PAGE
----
Fostering Sustainable Forest-Based Livelihoods: The Case of Riozinho do Anfrísio Extractive Reserve, Amazon, Brazil

7 Jun 2010 Altamira, Para, Brazil, Central and Latin America Forests

Vivian Zeidemann

This project analyzes how household characteristics, access to natural resources, social networks, and institutional contexts affect adoption of sustainable livelihood strategies within an Extractive Reserve model.

Interviewing a Riozinho do Anfrisio Extractive Reserve family.

Interviewing a Riozinho do Anfrisio Extractive Reserve family.

Riozinho do Anfrísio Extractive Reserve (RDAER) is located in the Xingu river basin and protects 736,430 ha of mature, old growth forest. It houses approximately 43 households (or 500 people). Extractive Reserves are conservation units designated for sustainable use and conservation of natural resources by traditional communities. Reserve residents bring a wealth of knowledge and experiences to the reserve management table. In the context of the Extractive Reserve model, adoption of livelihood strategies that are sustainable is extremely important for long-term reserve viability. Thus, in this research I will provide a comprehensive analysis of the influence of 4 multi-scalar factors central to resident families’ adoption of sustainable livelihood strategies in RDAER:

Presenting the research project to Riozinho do Anfrisio Extractive Reserve residents.

Presenting the research project to Riozinho do Anfrisio Extractive Reserve residents.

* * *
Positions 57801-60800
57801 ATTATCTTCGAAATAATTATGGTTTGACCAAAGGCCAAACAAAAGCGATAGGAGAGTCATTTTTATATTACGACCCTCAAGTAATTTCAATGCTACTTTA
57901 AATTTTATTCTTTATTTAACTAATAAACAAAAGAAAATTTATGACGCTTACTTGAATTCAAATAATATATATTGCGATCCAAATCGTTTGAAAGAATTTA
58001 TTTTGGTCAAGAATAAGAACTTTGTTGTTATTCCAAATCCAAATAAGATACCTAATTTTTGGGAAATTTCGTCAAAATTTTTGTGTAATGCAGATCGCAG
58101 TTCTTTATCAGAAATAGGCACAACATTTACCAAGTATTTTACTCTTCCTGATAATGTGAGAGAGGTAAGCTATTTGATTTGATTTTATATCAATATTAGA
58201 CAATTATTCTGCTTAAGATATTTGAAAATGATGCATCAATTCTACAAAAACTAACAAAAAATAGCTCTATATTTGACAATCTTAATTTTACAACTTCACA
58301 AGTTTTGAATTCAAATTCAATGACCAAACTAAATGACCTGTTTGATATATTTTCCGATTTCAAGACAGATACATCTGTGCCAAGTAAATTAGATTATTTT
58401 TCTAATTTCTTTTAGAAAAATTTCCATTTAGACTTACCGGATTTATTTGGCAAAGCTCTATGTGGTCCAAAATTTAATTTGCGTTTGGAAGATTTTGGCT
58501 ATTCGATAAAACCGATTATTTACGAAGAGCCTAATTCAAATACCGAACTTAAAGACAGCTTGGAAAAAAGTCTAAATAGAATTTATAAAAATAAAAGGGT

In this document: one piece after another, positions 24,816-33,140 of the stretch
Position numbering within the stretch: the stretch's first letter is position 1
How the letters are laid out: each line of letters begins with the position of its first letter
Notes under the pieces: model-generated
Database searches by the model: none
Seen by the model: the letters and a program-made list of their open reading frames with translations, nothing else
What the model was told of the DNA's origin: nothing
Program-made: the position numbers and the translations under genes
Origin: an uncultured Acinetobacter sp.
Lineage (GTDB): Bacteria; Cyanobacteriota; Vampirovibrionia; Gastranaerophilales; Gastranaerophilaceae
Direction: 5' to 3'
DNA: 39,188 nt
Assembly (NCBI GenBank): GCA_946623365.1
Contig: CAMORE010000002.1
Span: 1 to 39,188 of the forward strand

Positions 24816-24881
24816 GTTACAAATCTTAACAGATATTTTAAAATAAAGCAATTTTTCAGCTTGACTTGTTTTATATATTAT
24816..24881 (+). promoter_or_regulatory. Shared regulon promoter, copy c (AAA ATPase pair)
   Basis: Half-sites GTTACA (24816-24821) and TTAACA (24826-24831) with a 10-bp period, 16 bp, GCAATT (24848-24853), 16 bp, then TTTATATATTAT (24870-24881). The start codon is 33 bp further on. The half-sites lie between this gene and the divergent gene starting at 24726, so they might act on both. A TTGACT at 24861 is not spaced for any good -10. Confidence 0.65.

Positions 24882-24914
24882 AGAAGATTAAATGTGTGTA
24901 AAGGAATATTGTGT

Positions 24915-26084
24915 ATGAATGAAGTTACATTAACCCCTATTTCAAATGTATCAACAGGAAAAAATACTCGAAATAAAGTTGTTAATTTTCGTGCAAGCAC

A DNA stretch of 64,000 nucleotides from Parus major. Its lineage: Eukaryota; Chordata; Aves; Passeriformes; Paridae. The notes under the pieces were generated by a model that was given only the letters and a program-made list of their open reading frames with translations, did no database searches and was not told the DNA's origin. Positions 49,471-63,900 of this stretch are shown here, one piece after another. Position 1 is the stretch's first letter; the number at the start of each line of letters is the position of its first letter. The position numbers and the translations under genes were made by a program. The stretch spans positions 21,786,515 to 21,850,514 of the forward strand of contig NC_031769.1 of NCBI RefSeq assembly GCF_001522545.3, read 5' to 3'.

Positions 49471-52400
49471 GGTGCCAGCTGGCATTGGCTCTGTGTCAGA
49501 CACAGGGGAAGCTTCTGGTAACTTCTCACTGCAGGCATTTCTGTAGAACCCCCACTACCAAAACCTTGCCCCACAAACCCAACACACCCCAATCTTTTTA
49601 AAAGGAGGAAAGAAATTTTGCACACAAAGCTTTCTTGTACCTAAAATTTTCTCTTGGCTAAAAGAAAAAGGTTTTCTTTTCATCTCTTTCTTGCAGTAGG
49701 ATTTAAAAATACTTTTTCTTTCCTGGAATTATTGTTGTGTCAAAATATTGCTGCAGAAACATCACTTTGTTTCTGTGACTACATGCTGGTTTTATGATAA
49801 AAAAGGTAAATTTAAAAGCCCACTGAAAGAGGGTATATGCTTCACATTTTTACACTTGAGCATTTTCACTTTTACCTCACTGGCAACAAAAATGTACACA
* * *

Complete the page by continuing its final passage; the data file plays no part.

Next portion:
(1) household characteristics,

(2) access to natural resources,

(3) engagement in social networks,

(4) the institutional context of the reserve. This information will serve to help resident families and Reserve support organizations better manage RDAER and other such multi-use reserves.

To analyze the influence of the 4 multi-scalar factors, I will apply survey instruments to every household within the reserve. Livelihood strategies will be measured using total family income, which is the sum of consumed and traded non-timber forest products extracted (Brazil nuts - Bertholletia excelsa, copaiba - Copaifera langsdorffii, andiroba - Carapa guianensis, fish and game), crops, and other sources of income (salary, contracted work, retirement income, maternity salary, etc). Family access to forest resources will be measured by using the location of family landholdings and distances to Brazil nut, copaiba, andiroba trees, and fishing and hunting areas.

Institutions for delineating, accessing, and managing these resources will be illuminated through the household questionnaire, participant observation, and informal conversations. Finally, a social network questionnaire will be applied to family members to collect information on interactions they have with individuals, institutions, and markets, providing details on social ties, mutual collaboration, affiliation and membership to local and external institutions, and participation in activities and meetings organized by external actors. By working directly with residents and higher-level reserve stakeholders and sharing my insights with them, I hope to help develop long-lasting strategies and actions that meet RDAER conservation and development goals.

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